Figure 6: Examples of different anomalies in our dataset. The top row is the ground truth and the bottom ones are the detection results of HMOF [21].
Figure 7: The ROC curves on the proposed dataset.

4.3 Anomaly Detection

Due to the urgent requirement of city security, anomaly detection and location is a vital task of video surveillance. Usually, the behaviors those rarely appeared in the videos are defined as anomaly behaviors [22]. It is common practice to detect anomaly behaviors when evaluation through modeling the normal videos in the training split (zero-shot learning). In the daily life, anomaly behaviors suffer vague definitions due to diverse scenes and relationships among objects. It is challenging to measure the diverse anomaly behaviors using the consistent standard.

Furthermore, we select parts of the annotated videos in our dataset for anomaly behavior detection. There are in total sequence videos and frames per sequence for training while sequences for test. The anomaly behaviors in the test split include running, jumping, bicycling, motoring and etc. As for the evaluation metrics, following [22, 23, 21], we use AUC (area under curve) and EER (equal error rate) to measure the ROC curves.

In our experiments, we use several anomaly detection methods as the baselines as following: 1) Zhu  [21]

used the HMOF features to distinguish anomaly behaviors in the videos through Gaussian Mixture Model and the visual tracking is adopted for the better detection. 2) The PT-HOF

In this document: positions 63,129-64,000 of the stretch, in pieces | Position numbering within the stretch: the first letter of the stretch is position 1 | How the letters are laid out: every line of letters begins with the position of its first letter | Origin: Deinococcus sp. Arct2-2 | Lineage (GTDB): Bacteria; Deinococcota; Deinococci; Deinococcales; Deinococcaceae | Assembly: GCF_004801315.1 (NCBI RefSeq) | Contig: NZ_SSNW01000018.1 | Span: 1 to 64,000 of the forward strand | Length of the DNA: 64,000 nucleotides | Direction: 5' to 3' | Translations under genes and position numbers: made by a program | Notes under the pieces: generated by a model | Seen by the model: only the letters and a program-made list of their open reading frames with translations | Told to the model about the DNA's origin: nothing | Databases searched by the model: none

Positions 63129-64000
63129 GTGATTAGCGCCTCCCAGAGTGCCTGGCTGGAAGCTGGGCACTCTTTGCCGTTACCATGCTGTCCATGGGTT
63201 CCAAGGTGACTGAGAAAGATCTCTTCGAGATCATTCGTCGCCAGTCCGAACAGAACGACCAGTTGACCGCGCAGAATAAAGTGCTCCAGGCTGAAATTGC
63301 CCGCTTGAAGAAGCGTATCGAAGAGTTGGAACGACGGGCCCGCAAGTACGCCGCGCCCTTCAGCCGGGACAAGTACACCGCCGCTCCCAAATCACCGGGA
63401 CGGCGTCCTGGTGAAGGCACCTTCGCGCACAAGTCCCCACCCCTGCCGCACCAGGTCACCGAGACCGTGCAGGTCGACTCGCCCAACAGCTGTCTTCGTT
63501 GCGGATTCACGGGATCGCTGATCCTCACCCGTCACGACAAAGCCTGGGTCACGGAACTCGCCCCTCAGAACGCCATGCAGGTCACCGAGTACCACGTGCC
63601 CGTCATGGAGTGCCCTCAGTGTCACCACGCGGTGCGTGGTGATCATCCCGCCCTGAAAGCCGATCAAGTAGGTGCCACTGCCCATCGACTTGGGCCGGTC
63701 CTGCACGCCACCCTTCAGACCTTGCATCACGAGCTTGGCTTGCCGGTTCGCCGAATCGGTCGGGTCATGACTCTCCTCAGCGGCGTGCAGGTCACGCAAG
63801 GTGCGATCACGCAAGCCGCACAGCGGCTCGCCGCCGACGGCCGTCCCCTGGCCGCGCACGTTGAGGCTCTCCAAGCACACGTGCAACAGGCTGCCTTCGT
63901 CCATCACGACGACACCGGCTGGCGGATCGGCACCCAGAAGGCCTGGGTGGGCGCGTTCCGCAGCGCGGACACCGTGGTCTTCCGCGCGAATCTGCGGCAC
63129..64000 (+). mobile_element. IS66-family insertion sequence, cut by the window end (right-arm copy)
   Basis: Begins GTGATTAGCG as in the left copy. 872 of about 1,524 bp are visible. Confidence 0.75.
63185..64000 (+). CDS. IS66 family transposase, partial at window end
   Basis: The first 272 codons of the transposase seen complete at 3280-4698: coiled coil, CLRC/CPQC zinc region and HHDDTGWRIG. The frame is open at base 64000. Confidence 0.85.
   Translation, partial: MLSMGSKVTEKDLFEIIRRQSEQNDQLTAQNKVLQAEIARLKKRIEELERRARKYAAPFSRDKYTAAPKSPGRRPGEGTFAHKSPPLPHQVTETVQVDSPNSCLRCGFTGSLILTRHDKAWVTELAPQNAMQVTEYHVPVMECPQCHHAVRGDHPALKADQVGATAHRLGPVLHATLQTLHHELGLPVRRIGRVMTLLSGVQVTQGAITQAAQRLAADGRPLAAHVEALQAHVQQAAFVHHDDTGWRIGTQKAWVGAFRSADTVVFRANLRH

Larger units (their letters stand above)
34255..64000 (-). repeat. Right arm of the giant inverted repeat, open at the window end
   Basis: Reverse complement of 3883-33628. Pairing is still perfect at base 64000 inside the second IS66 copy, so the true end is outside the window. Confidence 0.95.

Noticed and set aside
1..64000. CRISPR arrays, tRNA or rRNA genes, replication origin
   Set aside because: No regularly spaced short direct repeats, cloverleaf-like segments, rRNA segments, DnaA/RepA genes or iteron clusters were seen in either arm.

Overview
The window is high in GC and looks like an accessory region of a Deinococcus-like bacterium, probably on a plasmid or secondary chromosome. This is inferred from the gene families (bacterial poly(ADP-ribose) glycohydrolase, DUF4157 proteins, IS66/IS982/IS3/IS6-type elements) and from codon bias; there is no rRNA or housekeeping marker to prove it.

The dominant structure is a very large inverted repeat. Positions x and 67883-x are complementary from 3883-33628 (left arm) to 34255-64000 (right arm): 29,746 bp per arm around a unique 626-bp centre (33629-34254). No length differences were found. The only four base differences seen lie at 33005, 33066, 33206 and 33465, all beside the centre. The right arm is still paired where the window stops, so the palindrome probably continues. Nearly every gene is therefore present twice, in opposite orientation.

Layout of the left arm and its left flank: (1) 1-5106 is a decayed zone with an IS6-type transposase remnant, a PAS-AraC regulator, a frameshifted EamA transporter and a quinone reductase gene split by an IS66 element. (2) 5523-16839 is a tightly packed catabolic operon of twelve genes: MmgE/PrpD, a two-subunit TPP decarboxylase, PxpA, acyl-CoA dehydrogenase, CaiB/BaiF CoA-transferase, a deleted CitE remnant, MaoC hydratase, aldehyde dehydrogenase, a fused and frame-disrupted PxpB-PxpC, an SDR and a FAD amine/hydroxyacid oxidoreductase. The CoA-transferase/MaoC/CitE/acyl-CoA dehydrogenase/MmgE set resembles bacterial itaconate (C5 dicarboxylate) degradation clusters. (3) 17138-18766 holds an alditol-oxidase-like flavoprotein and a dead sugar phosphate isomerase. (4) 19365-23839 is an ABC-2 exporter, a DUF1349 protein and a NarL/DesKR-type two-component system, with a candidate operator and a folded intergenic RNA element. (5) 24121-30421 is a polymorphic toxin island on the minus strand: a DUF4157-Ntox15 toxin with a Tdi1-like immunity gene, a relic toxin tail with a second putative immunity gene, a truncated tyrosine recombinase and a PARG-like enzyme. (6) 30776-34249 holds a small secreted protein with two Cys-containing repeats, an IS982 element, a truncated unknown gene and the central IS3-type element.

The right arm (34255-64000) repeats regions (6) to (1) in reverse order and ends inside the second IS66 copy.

[24] were utilized to capture the fine-grained information and the consistency motion object (CMO) clusters similar point trajectories in a local region, for better anomaly localization. 3) Chen  [23] introduced a novel foreground object localization method and presented SL-MHOF, an effective descriptor modeling the local motion pattern while for appearance features, a CNN-based model is adopted. We take the default parameters as suggested by the authors and the ROC curves of these baseline methods are shown in Fig. 7. The videos in our dataset are captured from the real surveillance of the congested crowds, much more complicated and challenging than other anomaly detection datasets. Therefore, there are a long distance of the methods for real practice although they achieve excellent performances in the other datasets.

5 Conclusion

In this work, we have proposed a challenging large scale urban surveillance video dataset, one of the largest and most realistic datasets, for object tracking and behavior analysis. The dataset consists of 16 scenes captured in 7 typical urban outdoor scenarios: street, crossroads, hospital entrance, school gate, park, pedestrian mall, and public square. We annotated over video frames carefully, resulting in more than million object bounding boxes and about trajectories. The proposed dataset is pretty challenging and very suitable for evaluation on object tracking and anomaly detection in urban environments.

In the annotation procedure, we annotated a novel target class, group defined as one unit including at least two pedestrians walking together (close location with similar velocity and direction). In the future, the dataset will be extended for crowd analysis with the annotated information. On the other hand, there will be a big data expansion of the dataset owing to the annotated data occupies a small part of collected data by far.

Acknowledgment.